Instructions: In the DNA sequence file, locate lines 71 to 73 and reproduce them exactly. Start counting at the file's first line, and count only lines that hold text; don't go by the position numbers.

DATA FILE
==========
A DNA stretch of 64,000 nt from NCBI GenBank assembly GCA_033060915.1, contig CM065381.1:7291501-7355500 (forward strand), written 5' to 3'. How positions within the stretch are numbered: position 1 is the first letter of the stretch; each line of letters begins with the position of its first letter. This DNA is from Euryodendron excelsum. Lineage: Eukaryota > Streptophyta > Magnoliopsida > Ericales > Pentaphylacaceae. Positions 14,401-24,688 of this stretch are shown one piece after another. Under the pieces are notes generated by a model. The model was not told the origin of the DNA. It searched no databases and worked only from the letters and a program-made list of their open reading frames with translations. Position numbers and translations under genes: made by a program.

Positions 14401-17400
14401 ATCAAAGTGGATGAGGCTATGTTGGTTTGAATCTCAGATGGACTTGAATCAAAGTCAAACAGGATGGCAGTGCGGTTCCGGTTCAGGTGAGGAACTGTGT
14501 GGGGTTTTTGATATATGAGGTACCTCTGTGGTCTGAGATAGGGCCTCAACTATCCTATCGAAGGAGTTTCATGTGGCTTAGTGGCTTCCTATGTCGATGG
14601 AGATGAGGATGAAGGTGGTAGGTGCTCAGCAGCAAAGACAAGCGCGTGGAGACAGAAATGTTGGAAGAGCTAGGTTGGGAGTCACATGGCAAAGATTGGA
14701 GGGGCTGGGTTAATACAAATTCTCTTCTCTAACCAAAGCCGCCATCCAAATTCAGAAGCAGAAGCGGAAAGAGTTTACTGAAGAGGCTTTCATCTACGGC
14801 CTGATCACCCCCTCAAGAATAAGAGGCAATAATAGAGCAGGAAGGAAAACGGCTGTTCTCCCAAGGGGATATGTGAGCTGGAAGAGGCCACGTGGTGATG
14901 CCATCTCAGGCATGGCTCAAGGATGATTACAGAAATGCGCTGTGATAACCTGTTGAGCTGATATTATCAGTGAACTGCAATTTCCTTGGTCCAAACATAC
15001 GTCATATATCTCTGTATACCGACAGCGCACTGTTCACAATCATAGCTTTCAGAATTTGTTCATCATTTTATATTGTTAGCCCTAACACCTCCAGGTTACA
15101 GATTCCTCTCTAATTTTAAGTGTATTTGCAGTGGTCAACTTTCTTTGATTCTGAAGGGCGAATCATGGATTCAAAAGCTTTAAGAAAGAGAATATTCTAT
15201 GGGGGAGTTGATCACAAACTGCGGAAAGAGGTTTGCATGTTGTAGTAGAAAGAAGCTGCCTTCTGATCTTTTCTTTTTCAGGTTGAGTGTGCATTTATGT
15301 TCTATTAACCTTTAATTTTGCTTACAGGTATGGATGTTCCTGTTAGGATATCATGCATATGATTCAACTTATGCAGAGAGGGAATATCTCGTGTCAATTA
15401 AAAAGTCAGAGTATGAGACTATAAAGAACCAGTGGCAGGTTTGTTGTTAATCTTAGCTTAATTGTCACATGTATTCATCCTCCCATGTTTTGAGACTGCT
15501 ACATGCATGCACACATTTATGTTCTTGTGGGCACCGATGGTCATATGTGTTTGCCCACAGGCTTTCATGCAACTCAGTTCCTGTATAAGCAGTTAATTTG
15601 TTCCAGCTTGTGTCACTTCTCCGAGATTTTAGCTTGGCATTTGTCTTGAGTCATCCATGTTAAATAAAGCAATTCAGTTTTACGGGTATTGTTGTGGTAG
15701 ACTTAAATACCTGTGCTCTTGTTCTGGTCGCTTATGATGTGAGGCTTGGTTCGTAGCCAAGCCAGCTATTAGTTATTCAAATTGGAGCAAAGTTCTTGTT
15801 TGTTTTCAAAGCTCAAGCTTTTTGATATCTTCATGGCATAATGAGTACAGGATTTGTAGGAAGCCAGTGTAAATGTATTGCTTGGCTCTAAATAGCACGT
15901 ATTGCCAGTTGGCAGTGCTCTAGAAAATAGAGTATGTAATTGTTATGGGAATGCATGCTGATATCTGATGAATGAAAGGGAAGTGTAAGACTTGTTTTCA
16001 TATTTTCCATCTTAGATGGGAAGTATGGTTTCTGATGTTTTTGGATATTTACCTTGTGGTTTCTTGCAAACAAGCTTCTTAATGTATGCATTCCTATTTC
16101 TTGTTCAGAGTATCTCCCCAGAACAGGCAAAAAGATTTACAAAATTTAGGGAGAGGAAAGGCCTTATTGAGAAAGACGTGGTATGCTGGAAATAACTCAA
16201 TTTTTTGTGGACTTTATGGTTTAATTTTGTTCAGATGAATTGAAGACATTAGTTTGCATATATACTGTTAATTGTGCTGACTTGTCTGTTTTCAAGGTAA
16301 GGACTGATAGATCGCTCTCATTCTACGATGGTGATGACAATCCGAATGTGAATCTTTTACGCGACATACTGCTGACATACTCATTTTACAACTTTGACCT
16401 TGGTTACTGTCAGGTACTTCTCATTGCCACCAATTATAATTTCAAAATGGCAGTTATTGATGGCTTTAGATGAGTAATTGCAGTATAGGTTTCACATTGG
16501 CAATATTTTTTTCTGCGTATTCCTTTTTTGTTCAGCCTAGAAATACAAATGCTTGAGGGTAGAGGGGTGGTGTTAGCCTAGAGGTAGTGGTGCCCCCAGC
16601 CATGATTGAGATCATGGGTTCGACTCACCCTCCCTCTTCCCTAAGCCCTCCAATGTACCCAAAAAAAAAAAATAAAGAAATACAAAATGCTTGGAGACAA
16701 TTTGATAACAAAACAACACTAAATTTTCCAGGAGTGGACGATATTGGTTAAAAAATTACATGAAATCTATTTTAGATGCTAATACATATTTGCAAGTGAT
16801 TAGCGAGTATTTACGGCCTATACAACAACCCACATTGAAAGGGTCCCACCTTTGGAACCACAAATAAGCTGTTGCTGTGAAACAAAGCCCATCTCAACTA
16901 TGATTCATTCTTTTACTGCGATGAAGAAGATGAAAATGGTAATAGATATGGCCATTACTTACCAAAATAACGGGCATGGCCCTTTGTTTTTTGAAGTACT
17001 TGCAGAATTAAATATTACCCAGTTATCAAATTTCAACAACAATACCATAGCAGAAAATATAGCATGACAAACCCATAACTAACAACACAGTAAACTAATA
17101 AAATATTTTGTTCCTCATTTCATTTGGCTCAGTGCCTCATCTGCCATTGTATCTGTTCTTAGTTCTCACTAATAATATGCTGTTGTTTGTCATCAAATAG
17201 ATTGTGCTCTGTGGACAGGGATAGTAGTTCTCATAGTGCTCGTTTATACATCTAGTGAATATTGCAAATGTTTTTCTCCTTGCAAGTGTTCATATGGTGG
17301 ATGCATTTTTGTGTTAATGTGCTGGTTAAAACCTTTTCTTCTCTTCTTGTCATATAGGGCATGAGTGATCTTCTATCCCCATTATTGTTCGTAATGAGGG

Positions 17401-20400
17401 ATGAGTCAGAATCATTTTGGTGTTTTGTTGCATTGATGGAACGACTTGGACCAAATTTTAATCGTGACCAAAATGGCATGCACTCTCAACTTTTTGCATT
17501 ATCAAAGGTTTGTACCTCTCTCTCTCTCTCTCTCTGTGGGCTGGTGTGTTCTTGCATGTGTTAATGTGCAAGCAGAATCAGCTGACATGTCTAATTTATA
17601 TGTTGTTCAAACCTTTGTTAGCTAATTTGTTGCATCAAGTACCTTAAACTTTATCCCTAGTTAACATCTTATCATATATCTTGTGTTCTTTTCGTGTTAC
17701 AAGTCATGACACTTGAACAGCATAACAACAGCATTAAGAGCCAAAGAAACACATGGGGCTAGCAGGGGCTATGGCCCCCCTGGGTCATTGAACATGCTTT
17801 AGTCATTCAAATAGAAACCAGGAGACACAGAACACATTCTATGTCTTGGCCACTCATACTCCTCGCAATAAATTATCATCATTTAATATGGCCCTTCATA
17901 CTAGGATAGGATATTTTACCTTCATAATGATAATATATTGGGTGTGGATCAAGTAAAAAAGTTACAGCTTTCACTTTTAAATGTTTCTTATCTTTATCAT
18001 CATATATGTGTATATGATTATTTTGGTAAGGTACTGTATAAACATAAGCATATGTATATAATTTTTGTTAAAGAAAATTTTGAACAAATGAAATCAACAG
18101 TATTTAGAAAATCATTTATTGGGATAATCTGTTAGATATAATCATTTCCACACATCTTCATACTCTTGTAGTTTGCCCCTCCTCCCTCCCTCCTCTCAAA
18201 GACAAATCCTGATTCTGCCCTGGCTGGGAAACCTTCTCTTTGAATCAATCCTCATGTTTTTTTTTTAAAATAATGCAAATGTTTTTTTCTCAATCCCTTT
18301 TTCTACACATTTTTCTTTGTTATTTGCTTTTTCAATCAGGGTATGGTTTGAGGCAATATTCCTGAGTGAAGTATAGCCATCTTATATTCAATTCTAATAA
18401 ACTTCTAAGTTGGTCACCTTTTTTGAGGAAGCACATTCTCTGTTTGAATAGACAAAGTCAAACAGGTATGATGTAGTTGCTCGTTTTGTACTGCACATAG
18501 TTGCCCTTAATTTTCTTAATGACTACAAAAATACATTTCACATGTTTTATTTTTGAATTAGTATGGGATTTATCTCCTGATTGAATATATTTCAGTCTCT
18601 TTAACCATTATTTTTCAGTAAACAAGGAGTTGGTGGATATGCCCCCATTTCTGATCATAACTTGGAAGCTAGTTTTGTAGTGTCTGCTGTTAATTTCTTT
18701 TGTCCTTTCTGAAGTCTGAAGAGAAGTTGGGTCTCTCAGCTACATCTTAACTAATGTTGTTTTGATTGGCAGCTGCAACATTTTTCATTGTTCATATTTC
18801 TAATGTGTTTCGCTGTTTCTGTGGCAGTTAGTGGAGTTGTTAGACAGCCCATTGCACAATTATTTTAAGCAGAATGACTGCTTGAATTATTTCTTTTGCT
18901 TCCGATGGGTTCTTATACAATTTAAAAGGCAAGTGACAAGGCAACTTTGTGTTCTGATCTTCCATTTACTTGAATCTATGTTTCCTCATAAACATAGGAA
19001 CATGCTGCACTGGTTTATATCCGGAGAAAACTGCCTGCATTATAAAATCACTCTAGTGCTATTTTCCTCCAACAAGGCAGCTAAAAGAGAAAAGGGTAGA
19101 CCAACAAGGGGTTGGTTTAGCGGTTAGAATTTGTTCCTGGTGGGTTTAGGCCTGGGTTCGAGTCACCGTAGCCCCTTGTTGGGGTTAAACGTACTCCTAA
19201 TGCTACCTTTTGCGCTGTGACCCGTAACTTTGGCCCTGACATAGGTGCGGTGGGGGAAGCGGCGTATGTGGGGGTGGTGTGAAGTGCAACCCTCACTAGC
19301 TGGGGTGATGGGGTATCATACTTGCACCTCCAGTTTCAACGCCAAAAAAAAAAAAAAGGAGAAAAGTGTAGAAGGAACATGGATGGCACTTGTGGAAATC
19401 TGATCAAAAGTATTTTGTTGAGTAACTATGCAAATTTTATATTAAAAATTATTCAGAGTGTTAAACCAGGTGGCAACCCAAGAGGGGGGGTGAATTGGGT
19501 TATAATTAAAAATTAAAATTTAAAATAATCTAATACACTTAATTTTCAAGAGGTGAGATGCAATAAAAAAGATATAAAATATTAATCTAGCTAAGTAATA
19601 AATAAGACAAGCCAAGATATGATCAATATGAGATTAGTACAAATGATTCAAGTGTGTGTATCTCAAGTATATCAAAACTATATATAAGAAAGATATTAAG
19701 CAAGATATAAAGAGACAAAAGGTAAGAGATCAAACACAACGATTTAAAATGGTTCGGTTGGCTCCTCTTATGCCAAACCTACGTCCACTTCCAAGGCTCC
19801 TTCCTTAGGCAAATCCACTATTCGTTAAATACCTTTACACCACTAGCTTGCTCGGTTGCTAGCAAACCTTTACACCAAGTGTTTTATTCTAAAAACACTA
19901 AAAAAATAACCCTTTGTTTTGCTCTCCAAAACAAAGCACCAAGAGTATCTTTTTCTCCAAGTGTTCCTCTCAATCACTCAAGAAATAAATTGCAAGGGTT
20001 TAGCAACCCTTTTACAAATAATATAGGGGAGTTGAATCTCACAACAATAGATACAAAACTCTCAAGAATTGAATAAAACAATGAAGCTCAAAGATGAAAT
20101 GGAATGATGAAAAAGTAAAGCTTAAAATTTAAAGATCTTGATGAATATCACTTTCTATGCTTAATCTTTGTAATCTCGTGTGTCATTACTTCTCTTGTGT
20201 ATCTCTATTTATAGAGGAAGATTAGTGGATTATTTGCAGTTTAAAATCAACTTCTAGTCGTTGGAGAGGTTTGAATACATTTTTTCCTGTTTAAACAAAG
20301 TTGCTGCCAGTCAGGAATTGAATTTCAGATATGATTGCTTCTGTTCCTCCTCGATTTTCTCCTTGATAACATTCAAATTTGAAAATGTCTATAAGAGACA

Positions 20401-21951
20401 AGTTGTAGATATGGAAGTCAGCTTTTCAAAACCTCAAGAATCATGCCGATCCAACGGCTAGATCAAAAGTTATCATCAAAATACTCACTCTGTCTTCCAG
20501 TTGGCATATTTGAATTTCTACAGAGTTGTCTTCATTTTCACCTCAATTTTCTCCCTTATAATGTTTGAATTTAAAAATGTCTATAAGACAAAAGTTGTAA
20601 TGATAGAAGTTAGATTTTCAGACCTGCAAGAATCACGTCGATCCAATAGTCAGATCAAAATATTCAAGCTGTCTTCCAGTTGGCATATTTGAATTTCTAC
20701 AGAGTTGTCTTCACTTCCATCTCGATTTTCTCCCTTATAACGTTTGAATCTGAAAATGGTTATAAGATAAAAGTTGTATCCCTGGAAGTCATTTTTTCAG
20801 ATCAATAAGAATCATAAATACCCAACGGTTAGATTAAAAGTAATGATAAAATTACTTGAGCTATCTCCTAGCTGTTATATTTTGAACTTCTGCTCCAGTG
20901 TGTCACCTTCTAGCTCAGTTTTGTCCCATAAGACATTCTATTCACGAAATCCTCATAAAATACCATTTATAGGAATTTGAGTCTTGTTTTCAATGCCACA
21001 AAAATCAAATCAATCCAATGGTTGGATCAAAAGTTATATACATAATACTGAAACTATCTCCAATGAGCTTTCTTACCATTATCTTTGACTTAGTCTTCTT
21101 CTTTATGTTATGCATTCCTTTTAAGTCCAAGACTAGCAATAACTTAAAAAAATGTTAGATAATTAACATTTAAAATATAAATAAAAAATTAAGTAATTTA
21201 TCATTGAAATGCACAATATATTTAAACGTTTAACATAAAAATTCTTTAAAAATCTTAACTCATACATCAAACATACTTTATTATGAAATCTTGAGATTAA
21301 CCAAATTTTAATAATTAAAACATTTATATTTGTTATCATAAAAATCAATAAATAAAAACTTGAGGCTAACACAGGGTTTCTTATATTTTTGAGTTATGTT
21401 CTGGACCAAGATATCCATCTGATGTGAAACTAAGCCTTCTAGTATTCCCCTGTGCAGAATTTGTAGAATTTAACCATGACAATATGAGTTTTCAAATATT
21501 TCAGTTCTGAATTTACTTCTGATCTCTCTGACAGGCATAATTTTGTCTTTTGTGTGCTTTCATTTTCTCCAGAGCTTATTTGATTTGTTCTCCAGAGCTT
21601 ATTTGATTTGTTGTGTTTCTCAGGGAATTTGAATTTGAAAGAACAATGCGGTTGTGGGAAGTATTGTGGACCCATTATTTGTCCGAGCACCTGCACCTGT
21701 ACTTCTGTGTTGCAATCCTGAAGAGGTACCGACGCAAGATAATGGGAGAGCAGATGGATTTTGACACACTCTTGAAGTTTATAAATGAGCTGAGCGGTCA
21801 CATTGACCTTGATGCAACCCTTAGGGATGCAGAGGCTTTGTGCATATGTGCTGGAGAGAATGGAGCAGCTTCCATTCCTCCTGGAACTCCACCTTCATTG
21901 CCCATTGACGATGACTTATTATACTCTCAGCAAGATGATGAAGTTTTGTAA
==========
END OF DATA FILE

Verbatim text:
21001 AAAATCAAATCAATCCAATGGTTGGATCAAAAGTTATATACATAATACTGAAACTATCTCCAATGAGCTTTCTTACCATTATCTTTGACTTAGTCTTCTT
21101 CTTTATGTTATGCATTCCTTTTAAGTCCAAGACTAGCAATAACTTAAAAAAATGTTAGATAATTAACATTTAAAATATAAATAAAAAATTAAGTAATTTA
21201 TCATTGAAATGCACAATATATTTAAACGTTTAACATAAAAATTCTTTAAAAATCTTAACTCATACATCAAACATACTTTATTATGAAATCTTGAGATTAA